Stories of the Battle of Britain 1940 – Berkeley Square

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6 September 1940 By the beginning of September, London had entered its second year in the war. Three million men were called to arms, ...

6 September 1940

By the beginning of September, London had entered its second year in the war. Three million men were called to arms, private motoring was banned, and there was a blackout after dark. By now, there were also frequent air raid warnings,  which mostly seemed to be caused by occasional enemy aircraft and therefore more a nuisance than a real threat. George Orwell noted in his diary:

“This morning an air-raid warning about 3 a.m. Got up, looked at the time, then felt unable to do anything and promptly went back to sleep again. They are talking of rearranging the alarm system, and they will have to do so if they are to prevent every alarm from costing thousands of pounds in wasted time, lost sleep, etc. The fact that at present the alarm sounds all over a wide area when the German planes are only operating in one part of it, means not only that people are unnecessarily woken up or taken away from work, but that an impression is spread that an air-raid alarm will always be false, which is obviously dangerous.”

Despite of these difficulties, life was going on. In London, Friday 6 August was a beautiful, hot summer day. New Zealand Infantry Brigade was giving a concert in Trafalgar Square, and there was boating in Hyde Park. In the evening, the city centre was crowded by servicemen and their girlfriends strolling arm in arm, seeking their way to restaurants, pubs and cinemas. “The Magic Bullet” with Edward G. Robinson was the latest success on the screen – a sentimental story of a German doctor who considered it was not immoral to search for a drug that would cure syphilis… Another film, made in Czechoslovakia before that country’s demise in 1938 was being shown in trailers. Its title was “The Fall of the Tyrant”.

London, aerial view of Picadilly Cricus, with Regent Street to the left and Leicester Square at the right of the photo, 1930s
[Copyright unknown]

In the suburbs, people tuned in to their favourite radio programmes. News, sports, comedy, variety, quiz, mystery, drama could all be found, just as on any given day. And music: all the leading bands could be heard in the evenings along with various variety shows. The radio brought the best songs and recording artists of the day, right into the living rooms.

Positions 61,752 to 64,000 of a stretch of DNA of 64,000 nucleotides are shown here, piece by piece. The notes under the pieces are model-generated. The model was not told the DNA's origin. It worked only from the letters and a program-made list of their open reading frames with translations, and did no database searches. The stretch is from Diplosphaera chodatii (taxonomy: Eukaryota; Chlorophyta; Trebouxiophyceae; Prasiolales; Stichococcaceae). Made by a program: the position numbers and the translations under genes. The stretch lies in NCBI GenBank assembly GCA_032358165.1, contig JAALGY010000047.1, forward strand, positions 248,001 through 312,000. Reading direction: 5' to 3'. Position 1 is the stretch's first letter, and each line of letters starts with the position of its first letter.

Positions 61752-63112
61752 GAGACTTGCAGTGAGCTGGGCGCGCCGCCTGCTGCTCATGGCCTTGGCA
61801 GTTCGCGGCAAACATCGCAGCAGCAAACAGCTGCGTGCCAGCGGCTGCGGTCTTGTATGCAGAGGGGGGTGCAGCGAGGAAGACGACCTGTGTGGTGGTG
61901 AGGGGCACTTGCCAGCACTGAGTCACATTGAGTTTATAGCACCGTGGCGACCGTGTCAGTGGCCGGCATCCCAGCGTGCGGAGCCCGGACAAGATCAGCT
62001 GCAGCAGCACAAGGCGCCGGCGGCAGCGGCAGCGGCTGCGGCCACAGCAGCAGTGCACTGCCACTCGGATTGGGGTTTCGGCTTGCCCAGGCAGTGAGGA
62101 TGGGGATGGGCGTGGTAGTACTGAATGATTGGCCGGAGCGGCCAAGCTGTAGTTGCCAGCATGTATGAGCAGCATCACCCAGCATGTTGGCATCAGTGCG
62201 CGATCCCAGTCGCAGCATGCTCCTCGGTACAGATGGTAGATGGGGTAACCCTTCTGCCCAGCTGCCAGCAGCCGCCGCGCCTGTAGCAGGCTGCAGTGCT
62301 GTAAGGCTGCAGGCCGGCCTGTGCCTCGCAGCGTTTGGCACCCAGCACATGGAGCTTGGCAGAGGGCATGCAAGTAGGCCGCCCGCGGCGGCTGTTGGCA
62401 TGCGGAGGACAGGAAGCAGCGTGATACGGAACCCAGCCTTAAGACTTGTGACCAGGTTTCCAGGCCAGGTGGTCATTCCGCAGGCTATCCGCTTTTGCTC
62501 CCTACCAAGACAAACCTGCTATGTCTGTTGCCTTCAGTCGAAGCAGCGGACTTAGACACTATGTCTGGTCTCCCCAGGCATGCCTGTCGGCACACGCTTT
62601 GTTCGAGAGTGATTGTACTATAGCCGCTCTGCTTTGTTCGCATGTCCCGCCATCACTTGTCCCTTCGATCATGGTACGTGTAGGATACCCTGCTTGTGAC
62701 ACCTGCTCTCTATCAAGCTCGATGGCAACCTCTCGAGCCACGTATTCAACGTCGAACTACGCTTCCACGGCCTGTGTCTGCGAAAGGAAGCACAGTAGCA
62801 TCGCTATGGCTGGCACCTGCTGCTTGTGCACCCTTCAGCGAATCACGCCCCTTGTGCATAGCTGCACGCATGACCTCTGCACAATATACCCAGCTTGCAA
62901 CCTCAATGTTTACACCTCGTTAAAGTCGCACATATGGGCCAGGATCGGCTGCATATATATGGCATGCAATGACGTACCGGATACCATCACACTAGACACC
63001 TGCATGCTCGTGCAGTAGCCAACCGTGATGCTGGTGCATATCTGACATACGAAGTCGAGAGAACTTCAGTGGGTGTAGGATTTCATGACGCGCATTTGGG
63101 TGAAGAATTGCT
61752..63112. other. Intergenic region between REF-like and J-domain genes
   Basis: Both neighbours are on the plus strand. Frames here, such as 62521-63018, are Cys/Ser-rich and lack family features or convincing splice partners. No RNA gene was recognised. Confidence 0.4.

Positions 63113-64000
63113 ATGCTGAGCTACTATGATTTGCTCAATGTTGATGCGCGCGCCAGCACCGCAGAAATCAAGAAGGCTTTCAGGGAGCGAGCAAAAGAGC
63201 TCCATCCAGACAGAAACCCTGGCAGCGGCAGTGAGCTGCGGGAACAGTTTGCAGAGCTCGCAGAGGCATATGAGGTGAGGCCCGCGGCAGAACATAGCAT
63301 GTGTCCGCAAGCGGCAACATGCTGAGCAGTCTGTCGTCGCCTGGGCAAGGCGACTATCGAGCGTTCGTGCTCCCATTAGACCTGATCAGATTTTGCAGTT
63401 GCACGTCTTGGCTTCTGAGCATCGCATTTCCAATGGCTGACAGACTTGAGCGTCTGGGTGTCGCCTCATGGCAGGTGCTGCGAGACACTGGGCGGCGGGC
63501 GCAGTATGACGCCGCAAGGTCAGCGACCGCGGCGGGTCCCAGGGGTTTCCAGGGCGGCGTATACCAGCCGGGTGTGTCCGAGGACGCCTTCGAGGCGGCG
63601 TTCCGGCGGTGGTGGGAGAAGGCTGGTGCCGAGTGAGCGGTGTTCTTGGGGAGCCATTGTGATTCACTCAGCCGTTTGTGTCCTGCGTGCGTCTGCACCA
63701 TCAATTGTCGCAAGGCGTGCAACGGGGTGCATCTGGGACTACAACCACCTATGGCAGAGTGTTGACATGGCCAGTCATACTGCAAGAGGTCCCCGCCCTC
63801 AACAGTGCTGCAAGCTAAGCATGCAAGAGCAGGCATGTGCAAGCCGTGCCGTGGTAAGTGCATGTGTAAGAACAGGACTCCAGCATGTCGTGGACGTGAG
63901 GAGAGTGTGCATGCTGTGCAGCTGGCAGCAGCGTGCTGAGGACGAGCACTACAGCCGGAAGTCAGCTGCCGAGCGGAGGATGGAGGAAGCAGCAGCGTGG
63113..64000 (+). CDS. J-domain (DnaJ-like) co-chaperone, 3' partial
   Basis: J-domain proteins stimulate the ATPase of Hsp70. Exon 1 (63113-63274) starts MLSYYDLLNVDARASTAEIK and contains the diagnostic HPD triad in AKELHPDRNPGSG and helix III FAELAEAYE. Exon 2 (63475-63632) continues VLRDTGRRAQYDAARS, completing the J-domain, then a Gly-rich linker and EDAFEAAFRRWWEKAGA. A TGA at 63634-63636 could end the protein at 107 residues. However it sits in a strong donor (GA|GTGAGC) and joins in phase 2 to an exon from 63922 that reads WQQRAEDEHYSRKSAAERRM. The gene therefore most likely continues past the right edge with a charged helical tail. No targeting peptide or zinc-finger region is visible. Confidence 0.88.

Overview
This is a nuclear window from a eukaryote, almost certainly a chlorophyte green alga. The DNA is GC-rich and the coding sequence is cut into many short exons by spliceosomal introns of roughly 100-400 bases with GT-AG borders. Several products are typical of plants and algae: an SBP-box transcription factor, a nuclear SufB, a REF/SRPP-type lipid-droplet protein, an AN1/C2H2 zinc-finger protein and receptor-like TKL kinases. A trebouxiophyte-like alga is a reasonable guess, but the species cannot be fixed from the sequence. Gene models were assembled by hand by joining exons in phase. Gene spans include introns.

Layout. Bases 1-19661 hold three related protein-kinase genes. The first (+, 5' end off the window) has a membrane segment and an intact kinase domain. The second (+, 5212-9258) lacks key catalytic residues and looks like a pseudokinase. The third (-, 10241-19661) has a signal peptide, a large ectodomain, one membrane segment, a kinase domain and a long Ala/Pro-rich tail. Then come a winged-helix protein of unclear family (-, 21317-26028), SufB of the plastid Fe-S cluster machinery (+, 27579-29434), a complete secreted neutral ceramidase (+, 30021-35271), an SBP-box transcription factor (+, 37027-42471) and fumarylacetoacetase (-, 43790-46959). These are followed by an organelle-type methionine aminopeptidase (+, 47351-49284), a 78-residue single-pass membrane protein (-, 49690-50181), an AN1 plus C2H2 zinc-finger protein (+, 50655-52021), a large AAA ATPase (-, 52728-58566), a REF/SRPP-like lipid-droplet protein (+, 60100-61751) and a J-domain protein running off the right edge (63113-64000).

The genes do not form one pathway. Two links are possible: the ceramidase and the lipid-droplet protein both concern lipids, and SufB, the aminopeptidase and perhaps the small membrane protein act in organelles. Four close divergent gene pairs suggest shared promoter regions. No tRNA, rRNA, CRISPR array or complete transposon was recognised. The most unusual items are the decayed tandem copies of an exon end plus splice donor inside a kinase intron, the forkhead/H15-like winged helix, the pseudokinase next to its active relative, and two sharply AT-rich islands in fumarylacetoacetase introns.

That night, there could be a transmission from Leicester Square or Picadilly, where Decca ran its empire of dance halls. Was it Howard Jacobs and his Band at the Berkeley Hotel? Or Oscar Grasso & his Band from Cocoanut Grove at Regent Street? Or Harry Parry at the Paradise Club next door? Or the elegant dance orchestra from Astoria Ballroom at the Charing Cross Road? The City of London had something to suit every musical taste, from popular song through foxtrot and beguine to jitterbug.

The lucky ones could get a chance to listen live to media stars of the day, such as Vera Lynn,  a 23-year old sweetheart who had become a familiar voice  on the radio.  She appeared regularly at Picadilly with the band of Loe Loss or the Ambrose Orchestra.

“Not long after he had joined the Forces, Tom had the privilege of going to see a lot of the top musical acts of the time, including Ann Shelton and the Ambrose Orchestra. One time, Tom remembers another young up-and-coming singer being introduced to them, someone he had not heard before. This singer’s name was Vera Lynn who would soon become known to everyone as ‘The Forces Sweetheart’.”
Tom Fitzsimmons

Somehow, Vera Lynn’s career seemed to be coupled with the war itself. She made her first recording in September 1939, just as the troops of the British Expeditionary Force were departing for France. Her song was entitled We’ll Meet Again. It had become an instant hit which catapulted her into stardom.

Vera Lynn recorded additional songs during the Phoney War – “I’m in love for the last time”, “It’s a lovely day tomorrow” and “Who’s taking you home tonight?”, with orchestras of Arthur Young and Bert Ambrose. Although popular, they did not match the success of her first hit. Then, on 5 June 1940, as the country was preparing for Armaggedon, she recorded her second blockbuster: “A Nightingale sang in Berkeley Square”:

“(…)

That certain night, the night we met,
there was magic abroad in the air,
There were angels dining at the Ritz
and a Nightingale Sang In Berkeley Square
I may be right, I may be wrong,
but I’m perfectly willing to swear
That when you turned and smiled at me
A Nightingale Sang In Berkley Square

The moon that lingered over London town;
poor puzzled moon, he wore a frown
How could he know we two were so in love,
the whole darn world seemed upside down
The streets of town were paved with stars,
it was such a romantic affair,
And as we kissed and said goodnight,
A Nightingale Sang In Berkley Square”

The evening of 6th August was to be the last peaceful one in London. Unknowlingly to anyone, the city had already been selected as the next main target of the German Luftwaffe. The magic in the air and the nightingale song – if indeed there was one in Berkeley Square – were about to be swept away by the roar of night bombers.

George Orwell woke up in the night. He had a horrible dream of a bomb dropping near him and frightening him out of his wits.

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